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- This time on "Tennessee Crossroads" we take in a kayaking adventure on the Harpeth River, then travel the back roads to a popular diner near Fort Campbell. We will discover the craftsmanship of Clear Branch Woodworks in Manchester and explore how history's on display at Cragfont Mansion in Castalian Springs. Hi everyone, I'm Joe Elmore. Welcome again to another edition of "Tennessee Crossroads." The famous environmentalist John Muir once said that with every walk in nature, one receives more than he seeks. That also goes for paddling too. That's what Cindy Carter discovered along with her trusty kayak on the beautiful Harpeth River near Kingston Springs. - [Cindy] In a busy world, the path to inner peace just may be a peaceful waterway, one that meanders through middle Tennessee. The Harpeth River is that mostly gentle ride that beckons kayakers, canoers, anglers, and anyone else longing to unplug. A day on the Harpeth is a beautiful alternative to the daily grind. - Life is hard enough and if you can find a place where you can find solace or peace, even in everything that's going on in the world today, we can come here and it seems like nothing is going on at all. Jennifer Anglin and Page Sigmund are frequent floaters on the Harpeth. - Yes, I like the scenery. I like that it's constantly flowing. - [Cindy] The ladies join a multitude of locals who never pass up the opportunity to slow things down. - We prefer to get into a flowing river so that we don't have to worry about actually paddling. So we get out here to just relax and enjoy ourselves and talk about life and solve all the world's problems. - [Cindy] The Harpeth stretches more than a hundred miles. It's proximity to Nashville and Franklin, Tennessee means plenty of people test these waters, where the river flows through Cheatham, Davidson and Williamson counties. - There's like enough Rapids to where it's fun, but it's not like overly, not like too much for some people. - [Cindy] The Harpeth's fun-for-all-ages reputation keeps kayak and canoe rental businesses like Foggy Bottom pretty busy. - Could you also give me your phone number, please? - [Cindy] Especially in the summertime. - On a average summer day, you could describe it as a big wide creek because 99% of it, you could wade it, and there's a few places over your head, but most of it's waist deep. - [Cindy] Owner, Pat Hutcherson, started with six canoes and never dreamed her little business would grow this big. Her employee, Mason Smith, says these days, people from everywhere want to play on the Harpeth. - The majority are family, but we do have some country folk that come out and just wanna have fun and then city people, who've never done it before and that's the most interesting. We even have some people out of the country who come here and it's really fun. - [Female] Oh, this is hard to balance. Okay. - The steady stream of paddlers launch into the river and let the current carry them away for as long as they like. The Harpeth is scenic. No, truly it is. The state has officially designated it as so. And not only that this river has played a significant role in Tennessee's rich history. For hundreds of years, the Harpeth was an important resource for Native Americans. Later, the areas iron industry grew strong along its banks. The river also played a prominent role in the Battle of Franklin. Though time moved on beyond the Harpeth's banks, when you're on the water, it seems to stand still. - [Mason] When you're on the river, it's just, no one has anything to worry about because they're just thinking like, Oh, we're just on the river. They're not worried about work or school or anything like that. - [Cindy] Our "Tennessee Crossroads" crew wholeheartedly agrees. This assignment felt little like work and more like fun as we captured the sounds and sights this river is famous for. - There's a lot of hawks that fly by. I've seen tons of turtles on the logs. It's really cute. Few snakes I don't wanna see, but there's been a lot of wildlife. - If you go early, you'll see the deer and all the the cranes. What else? Groundhogs, you'll see everything. Oh, and the Bald Eagles. That's what you'll see if you go early. - [Cindy] And as cool as the critters and changing scenery can be, it's also fun to cool off and take a dip whenever the mood strikes or pull over for a picnic on a gravel bar or sit back and soak up the sun. Simple pleasures are simply the best. - Fish flopping is a sound for me personally, that I find to be very therapeutic, that little noise that they make when they flip over so it's just fun to be out in wildlife. - [Cindy] So when you feel like leaving the fast track, the scenic Harpeth River is only a stones throw away. The gentle journey past wildlife and picturesque scenery could be the escape you're looking for. - Thanks Cindy. Next, we stop in the little town of Lafayette, Kentucky, and the only business I've seen where you can buy a sack of nails and a home cooked meal. The Brick Oven Grill and Deli is a popular road trip destination near Clarksville and it's all thanks to three family members who found the right recipe for home cooked hospitality. Welcome to Main Street in Lafayette, Kentucky, population 167, the quiet hometown of a bustling business, the Brick Oven Grill and Deli. - We get them from Hopkinsville, Clarksville, Dover, Bumpus Mills. We had a couple and two different people in this week from Nashville that came just to try our fried pies. - How are y'all? - [Joe] So what's the secret to this little surprising success story? Well, first a little history. The building goes back to 1937 when A.B. Lander opened it as the largest hardware store in Kentucky. Back then Lafayette was a lively town with several businesses and even a movie theater, but in 1942, the U.S. Army came along and built nearby Fort Campbell. Soon Lafayette was no longer a major thoroughfare. The hardware store survived though and eventually Becky Nichols, her mom, Carolyn and Aunt Kathy decided to make a bold move. - We bought it in 2011 and we bought it as a general store and it was John Henry's general store, we named it after my grandfather, and we served a few hamburgers and cold sandwiches and deli meats and stuff and then the end of last year, we decided to go full fledged restaurant. Still kind of a general store, as far as we are so far out, we try to keep nuts and bolts and a few hardware items for the farmers around here so they don't have to go into town to get stuff like that. And we don't do any advertising. All of our business is through word of mouth, we have very loyal customers that tell everybody they know and we've got a good little business going. - [Joe] Well that kind of defies, the old adage, location, location, location. - [Becky] Yes, it does 'cause we don't have the location, but people will drive for good food, good atmosphere. The funny thing, in here on Friday and Saturday nights, most restaurants you go into, everybody's on their phones looking down, and there's no conversation. In here, it's a different story. We don't have cell phone service in here very good so that works to our advantage. They just come in here and they have conversations. They talk, they tell stories. - [Joe] Of course, they also come to eat and they can choose among everything from daily specials to old favorites. - We have phenomenal burgers. Our burgers are really good. If you just want a good old fashioned cheeseburger. All of my desserts are homemade. I make every one of those. The fried pies are made as you order them. So they're not pre-made. We make those as you order them and that's probably our biggest seller on dessert. - [Joe] We were lucky enough to drop in on a Friday, the day for a Brick Oven favorite, fried catfish. - [Becky] It is farm-raised catfish, yes, sir. We don't get the imitation stuff. We get the real farm raised catfish and our filets are five to seven ounce. So they're quite a bit bigger than your average. We don't do all that fancy stuff too. We do it like my grandmother taught me. We roll it in cornmeal and put it in oil and that's the only way to do it. - [Joe] While her mom, Carolyn Hancock, primarily keeps the customers happy, Becky leads the charge in the kitchen with a passion that's downright inspirational. - She's always trying to do something extra or bringing in something new or, she just gets high on watching people eat her food and that's kind of contagious. Kathy is, she mainly cooks in the background. She cooks our fish on Fridays. She does our barbecue. We do our own barbecue. I don't know if you all have heard of burgoo but Becky makes our own burgoo. We have a smoked pork loin we've added to our menu that she does that's fantastic. So she's pretty much an expert on the meat cooking. - [Joe] This tight knit family trio has found the secret to attracting loyal diners. Customers willing to travel the back roads to this dining treasure in the tiny town of Lafayette, all thanks to good food and a special ingredient that's not on the menu. - People tell me when they walk in this building, they can tell that we care. You know, you're not just another number, come in, eat, get out. We want you to sit back, relax, have a conversation, talk and we try to talk to every one of our customers and make them feel special and we just treat them like family. I love to cook and I love to have people enjoy their meal. It just makes me happy. - When asked how he created one of his sculptures, Michelangelo said that he saw an angel in the marble and just carved until he set it free. Rickey Chick recently met a Manchester artist who has a similar approach when it comes to carving wood. Here's the story of Roger Bennett and the Clear Branch Woodworks. - [Rickey] Roger Bennett has always loved working with wood. - Actually, I started underneath the shade tree with my grandpa whittling on Cedar. He taught me how to use a knife. - [Rickey] With his grandfather's mentoring and several years of shop class, he quickly mastered the basics of woodworking, but it was his passion that transformed him from craftsman to the talented artist he is today. - Perfect. - [Rickey] Born and raised in rural coffee County. Roger has a connection with nature that results in an almost indefinable ability to find works of art hidden in the trees that have been an integral part of his life's landscape. - I see it. It's hard to explain. I can be driving down the road and see a tree and say, "Oh, I wanna see what's inside of that tree." But it's amazing what you can see inside of trees that the normal public never sees. It truly is. - [Rickey] Amazing also aptly describes the exquisite works of art Roger lovingly liberates from the scraps of locally sourced wood, wood that he ironically describes as- - Ugly wood. I got a good friend, his name's Randy. He's got a bandsaw mill. He saves me the ugliest part of the trees. I love the ugly wood. He cuts it out, I stack it dry it. It takes a year for every inch it's thick to air-dry. I've got wood, 20, 30 years old, stacked up out back. - [Rickey] You may not think letting a future work of art essentially rot outdoors would be a good idea, but the results of the process, known as spalting, speak for themselves. - Spalting is where you leave the wood outside in the weather and rotate it every so often. You pile leaves and stuff on top of it and let mushrooms grow, let the bugs enter it and leave it. As it rains, the woods sucks the dirt and stuff into the wood and out the wood as it ages. It takes months, sometimes years and that's what causes this spalting. That's gonna be a pretty vase. That's, what this is gonna be is a vase. - [Rickey] Roger can make just about anything he can imagine but the depth of his artistic talent might best be showcased through a 1400 year old technique called Intarsia. - It's the process of taking all different types of wood or one wood and making pictures out of it by turning the grain and the shades in the wood to get your picture and their overall look. No two are identical 'cause I'll just get a thought or I'll lose a train of thought and I'll eliminate a piece or I'll add a piece, but they all vary. 17, 18, 19, 20, 21, 22 pieces. I said, it's like a puzzle. Like you got red Cedar, you got walnut. You got poplar. This is Oak. As you can see, I've been doing it so long, I am good at puzzles. I'd say on an average small piece, it takes me about two, three days to get it all cut out, sanded, shaped and then gluing it together. I glue them to a backer so they'll stay together. It's about a week process to finish one or somebody'll send me a picture of their tattoo, can you make this tattoo then I'll find the woods that match as close as possible to the color and I'll go from there and cut it out. Ain't no problem. - [Rickey] Roger is more than a match for any problem that might arise while creating his artwork. After he's finished, well, that's another story. - My wife likes to keep a lot of it. She supports me all the way. My wife inspires me a lot. - Perhaps Misty's inspiration and support is also behind Roger's philanthropic pursuits, for children, at least. Rumor has it that you actually are known to give these away from time to time. Tell us about that. - I couldn't tell you how many I have gave away. If kid comes into the booth, if they touch it, a kid wants it and it's just amazing what a simple rocking horse will do for a kid. - Well, they're beautiful. They are really, really beautiful. - 26 years I've been making them and giving them away, to kids only, no adults get free rocky horses. - [Rickey] This gentle giant offers so much more to anyone with an eye for detail and appreciation for the sublime and a respect for humility. - I'm nowhere near as good as I wanna be. You always want to make yourself better and better and better. It's never ending. - [Rickey] Roger's inspirations his family, his community and the trees that provide the of his art shine through his creations and are deeply rooted in the man. - There's a piece of me in every bit of it. I love doing it. - Finally, you can go to places and see artifacts from the past, and you can go to places and experience a bit of how the past actually was, but sometimes, well, you get to do both. Rob Wilds was lucky enough to do that recently when he traveled to the Cragfont Mansion in Castalian Springs. - [Rob] So many historic homes in Tennessee, but the flag is flying today at one of the most historic, Cragfont Mansion, tucked away in Castilian Springs. Lowell Fayna, site director here, says this was a marvel of its time. - Cragfont was built back in 1798. It was completed in 1802 by James Winchester. James Winchester was a fighter in the Revolutionary War of 1812. More importantly, he and Andrew Jackson and John Overton were the three men who surveyed and created the city of Memphis. They built the largest home in Tennessee with this one. - [Rob] Inside, visitors have so many interesting things to see. - They will see the house completely restored to its original grandeur. Stencil walls, stippled risers on the steps, but it's fully furnished with authentic federal antiques. We have his original hat and epaulettes that he wore in the War of 1812. We have his rifle that he used in the Revolutionary War, the land grant signed by President James Monroe, which gave him 300 acres for his service during the revolution and also the original commission, signed by President James Madison, which made him a Brigadier General. - [Rob] And something that is really rare. - We do have a 1706 doll house in here and although it is not original to the Winchester home, it is 1706, it's actually older than the home and the figures in it are made of wax and wood and real human hair or for the wigs, and so it's an interesting piece. - So many interesting pieces inside the house and here in the fields behind the house, history often comes to life like it is today in the form of these reenactors of soldiers from the war of 1812. Steve Abolt commands this group of reenactors modeled after a real regiment from 1812. - These men were called up. They had very little training and what the government and the army realized, they would have to establish more professional standards for these men and that's what we're out here doing this particular weekend. - The right to left tell all! - [Participant] Right! - [Man] Right, left! - [Rob] Well raw recruits, you know. - From right to left. Tell of! - [Participant] Right. Left, right, left. - [Rob] And while these reenactment soldiers wanna look and act the part, nobody takes it too seriously. - [Man] If you're taller than the guy in front of you, step past him, you're taller the guy in front of you. Just go to the back of the line, dude. Yeah. - [Rob] And before you know it, these reenactors are looking sharp - Form to the front! March! Ken, just come up. There you go. - [Man] Ken, nicely done, buddy. 90 degrees guys. Bill, beautiful! Brad, beautiful. Guys, make a 90 degree turn. 90, here, ah, feet. Excellent. Excellent! - [Rob] Just like the real thing, the reenactors camp has more than soldiers in it. - Diagnosis, we got a treatment, we got followup, we got surgery. Venereal disease. - [Rob] The camp doctor, Frank Curtley, from Mississippi prepares. This unit would later face the bloody British at New Orleans, but the more deadly foe is closer to home. - Diseases is the biggest problem. Camp sanitation then, and a group of soldiers coming together in one place at one time. - [Rob] So while the doctor prepares and the soldiers drill, back at the Cragfont house- - [Myers] Citizens of Sumner County, we stand at a great precipice, sir, and ladies. - [Rob] Myers Brown portrays a politician who does what politicians have always done, makes a speech. - There are our new England brethren who even now are contemplating a separate piece with the British. - [Crowd] No, no, no! - [Myers] We will not yield in Tennessee. - [Rob] During this point in the war of 1812, things weren't going so well for the U.S., so it was important to keep morale up and wait for Andrew Jackson, fresh from victory, to take command of these troops. - [Man] Three cheers for General Jackson! Hip, hip! - Huzzah! - [Man] Hip, hip! - Huzzah! - [Man] Hip, hip! Huzzah! - [Rob] After all of that emotion of a political speech, perhaps a walk through the gardens to calm yourself a bit, maybe even dream of a wedding. Why, this is where many modern day folks choose to get married. Speaking of modern day folks, lots of them come out to take a look at the reenactors encampment, which is part of the point. - [Man] What we try to do is create a portal to the past so that the visitor can leave the 21st century behind, step into the back, actually see, smell because the smell is a big part, especially after you get rained on in wool, to allow the visitor actually to see in a small way what America was like 200 years ago. - I think it's an excellent way to convey the history to the public. It's something that you can see, touch, feel. It's a little bit different than reading it in the history book. You can actually experience it a little bit more. I think it's a great way to communicate to adults and to children. - Now that appeals to the child in me. I know you'll find something that appeals to you at the Cragfont Mansion in Castilian Springs. - Well, with that, we gotta say goodbye, but not without the usual reminder to check in on our website, frequently, TennesseeCrossroads.org. Follow us on Facebook, of course, and I'll see you next week.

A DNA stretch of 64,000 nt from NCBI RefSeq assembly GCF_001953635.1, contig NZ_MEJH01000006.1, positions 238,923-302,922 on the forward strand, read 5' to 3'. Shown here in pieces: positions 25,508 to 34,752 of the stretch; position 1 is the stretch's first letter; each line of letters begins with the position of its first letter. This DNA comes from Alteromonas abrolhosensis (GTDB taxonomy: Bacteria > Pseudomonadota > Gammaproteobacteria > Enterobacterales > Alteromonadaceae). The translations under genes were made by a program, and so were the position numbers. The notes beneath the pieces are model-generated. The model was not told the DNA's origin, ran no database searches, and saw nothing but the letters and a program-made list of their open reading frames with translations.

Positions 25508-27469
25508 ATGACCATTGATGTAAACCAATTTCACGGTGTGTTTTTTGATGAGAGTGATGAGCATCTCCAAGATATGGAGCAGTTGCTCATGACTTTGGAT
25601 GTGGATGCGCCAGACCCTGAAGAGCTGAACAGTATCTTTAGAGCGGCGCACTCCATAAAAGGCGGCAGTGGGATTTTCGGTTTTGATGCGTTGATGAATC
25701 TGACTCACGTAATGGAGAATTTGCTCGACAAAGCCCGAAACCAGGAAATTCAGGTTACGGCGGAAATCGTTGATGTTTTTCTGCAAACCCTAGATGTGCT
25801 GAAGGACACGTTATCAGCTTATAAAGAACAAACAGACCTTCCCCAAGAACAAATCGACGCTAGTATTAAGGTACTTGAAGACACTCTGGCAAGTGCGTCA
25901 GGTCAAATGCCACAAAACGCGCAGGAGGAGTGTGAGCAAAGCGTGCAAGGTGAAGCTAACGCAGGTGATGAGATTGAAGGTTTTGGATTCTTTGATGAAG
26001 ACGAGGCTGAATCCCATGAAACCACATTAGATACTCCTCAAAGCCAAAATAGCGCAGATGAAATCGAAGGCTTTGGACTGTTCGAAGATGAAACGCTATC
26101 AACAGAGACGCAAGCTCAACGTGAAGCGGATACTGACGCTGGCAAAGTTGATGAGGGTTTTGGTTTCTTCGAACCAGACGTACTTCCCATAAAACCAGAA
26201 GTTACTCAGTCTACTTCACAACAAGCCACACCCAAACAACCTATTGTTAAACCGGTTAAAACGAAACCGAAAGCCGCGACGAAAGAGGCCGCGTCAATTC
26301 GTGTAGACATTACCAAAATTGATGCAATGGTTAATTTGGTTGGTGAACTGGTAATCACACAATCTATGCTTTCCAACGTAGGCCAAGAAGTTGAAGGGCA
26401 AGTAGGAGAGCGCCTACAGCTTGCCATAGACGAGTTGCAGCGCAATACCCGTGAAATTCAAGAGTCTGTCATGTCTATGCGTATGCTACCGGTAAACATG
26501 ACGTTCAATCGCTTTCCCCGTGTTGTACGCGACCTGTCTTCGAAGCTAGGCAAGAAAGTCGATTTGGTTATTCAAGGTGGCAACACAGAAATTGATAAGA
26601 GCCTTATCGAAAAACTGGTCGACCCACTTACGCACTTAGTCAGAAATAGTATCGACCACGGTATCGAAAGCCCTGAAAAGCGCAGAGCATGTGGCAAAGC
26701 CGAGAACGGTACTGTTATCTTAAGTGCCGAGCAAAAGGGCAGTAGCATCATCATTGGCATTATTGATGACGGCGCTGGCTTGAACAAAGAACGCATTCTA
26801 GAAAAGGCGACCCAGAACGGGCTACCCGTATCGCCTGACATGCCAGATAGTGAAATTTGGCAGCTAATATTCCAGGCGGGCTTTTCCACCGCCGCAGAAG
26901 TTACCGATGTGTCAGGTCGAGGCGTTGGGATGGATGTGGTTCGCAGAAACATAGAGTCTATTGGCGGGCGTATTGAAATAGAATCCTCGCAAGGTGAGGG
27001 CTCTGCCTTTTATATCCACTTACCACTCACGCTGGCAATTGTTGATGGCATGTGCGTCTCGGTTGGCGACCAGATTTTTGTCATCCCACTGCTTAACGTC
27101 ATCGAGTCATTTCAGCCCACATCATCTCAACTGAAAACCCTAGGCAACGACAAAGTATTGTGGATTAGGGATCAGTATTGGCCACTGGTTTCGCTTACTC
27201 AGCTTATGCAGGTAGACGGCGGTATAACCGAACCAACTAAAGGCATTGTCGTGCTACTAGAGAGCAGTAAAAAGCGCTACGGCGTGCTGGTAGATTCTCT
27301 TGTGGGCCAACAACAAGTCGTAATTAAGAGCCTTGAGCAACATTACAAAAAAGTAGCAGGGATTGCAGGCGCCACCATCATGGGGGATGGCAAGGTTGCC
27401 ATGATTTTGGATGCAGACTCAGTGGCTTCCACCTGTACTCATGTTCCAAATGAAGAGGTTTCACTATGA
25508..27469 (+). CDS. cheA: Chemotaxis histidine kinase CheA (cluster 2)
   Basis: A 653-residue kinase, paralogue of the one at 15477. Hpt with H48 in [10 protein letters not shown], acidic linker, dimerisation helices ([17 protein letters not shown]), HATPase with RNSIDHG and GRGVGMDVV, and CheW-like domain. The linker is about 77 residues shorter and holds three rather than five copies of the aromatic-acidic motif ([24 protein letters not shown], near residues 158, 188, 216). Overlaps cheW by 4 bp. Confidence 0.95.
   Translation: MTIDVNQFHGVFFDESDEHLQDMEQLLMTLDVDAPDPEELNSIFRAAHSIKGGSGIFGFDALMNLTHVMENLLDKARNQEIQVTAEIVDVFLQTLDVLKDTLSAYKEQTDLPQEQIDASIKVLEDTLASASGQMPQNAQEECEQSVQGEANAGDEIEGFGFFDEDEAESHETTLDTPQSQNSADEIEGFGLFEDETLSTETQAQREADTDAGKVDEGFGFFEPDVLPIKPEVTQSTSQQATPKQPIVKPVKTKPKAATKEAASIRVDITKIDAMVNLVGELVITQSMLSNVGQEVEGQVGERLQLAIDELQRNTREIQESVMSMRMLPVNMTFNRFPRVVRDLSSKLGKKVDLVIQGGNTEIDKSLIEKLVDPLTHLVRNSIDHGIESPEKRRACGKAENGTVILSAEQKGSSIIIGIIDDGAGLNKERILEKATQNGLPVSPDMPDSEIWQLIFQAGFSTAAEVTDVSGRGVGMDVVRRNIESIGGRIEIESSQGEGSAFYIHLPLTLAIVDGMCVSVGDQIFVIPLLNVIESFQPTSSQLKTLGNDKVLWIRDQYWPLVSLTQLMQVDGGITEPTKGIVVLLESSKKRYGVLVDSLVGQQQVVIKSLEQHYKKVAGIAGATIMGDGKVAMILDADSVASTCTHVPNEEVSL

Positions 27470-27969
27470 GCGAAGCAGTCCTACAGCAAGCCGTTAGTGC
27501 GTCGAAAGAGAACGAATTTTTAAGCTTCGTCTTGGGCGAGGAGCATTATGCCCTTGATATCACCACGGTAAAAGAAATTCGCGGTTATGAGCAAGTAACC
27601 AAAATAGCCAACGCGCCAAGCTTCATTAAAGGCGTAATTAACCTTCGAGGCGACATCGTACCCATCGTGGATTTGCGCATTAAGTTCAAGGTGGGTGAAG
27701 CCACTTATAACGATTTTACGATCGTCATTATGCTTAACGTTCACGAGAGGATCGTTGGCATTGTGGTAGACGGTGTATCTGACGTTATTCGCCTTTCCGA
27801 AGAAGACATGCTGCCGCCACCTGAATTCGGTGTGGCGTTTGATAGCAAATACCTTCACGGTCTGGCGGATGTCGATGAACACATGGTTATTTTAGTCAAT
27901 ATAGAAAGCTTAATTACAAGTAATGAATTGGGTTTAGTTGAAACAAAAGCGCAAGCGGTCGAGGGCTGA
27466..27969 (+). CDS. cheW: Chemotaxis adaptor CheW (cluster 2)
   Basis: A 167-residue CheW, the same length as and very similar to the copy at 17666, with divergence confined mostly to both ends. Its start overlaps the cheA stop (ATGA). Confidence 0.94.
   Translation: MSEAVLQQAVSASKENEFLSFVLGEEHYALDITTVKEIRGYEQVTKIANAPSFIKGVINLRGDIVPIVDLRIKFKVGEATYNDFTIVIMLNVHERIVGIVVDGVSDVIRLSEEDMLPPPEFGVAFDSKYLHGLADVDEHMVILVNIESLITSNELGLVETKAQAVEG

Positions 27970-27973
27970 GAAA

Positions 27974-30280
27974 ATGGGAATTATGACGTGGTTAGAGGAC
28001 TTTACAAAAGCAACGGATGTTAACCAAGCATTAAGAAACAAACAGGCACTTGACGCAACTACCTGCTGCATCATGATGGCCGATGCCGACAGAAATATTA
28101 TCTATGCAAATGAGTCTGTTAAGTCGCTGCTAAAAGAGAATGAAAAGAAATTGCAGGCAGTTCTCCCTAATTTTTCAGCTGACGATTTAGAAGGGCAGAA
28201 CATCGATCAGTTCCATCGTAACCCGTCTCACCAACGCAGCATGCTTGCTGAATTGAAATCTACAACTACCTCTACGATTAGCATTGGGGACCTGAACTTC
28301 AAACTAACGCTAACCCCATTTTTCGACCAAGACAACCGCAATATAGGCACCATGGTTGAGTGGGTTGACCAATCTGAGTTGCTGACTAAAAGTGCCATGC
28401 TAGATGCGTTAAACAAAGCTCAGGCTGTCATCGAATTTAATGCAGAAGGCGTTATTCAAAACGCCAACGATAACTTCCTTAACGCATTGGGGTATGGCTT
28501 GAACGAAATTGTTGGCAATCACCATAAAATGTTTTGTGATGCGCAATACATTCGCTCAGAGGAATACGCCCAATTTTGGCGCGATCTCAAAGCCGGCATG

September 10, 2020
Season 34 | Episode 09
This week on Tennessee Crossroads, Cindy Carter kayaks the beautiful Harpeth River. Joe Elmore discovers a restaurant in LaFayette, KY where you can find tasty Southern fare, groceries, gifts, and even some hardware. Rickey Chick meets a talented wood working artist in Manchester. Rob Wilds visits the Cragfont Mansion in Castalian Springs. Brought to you by Nashville Public Television.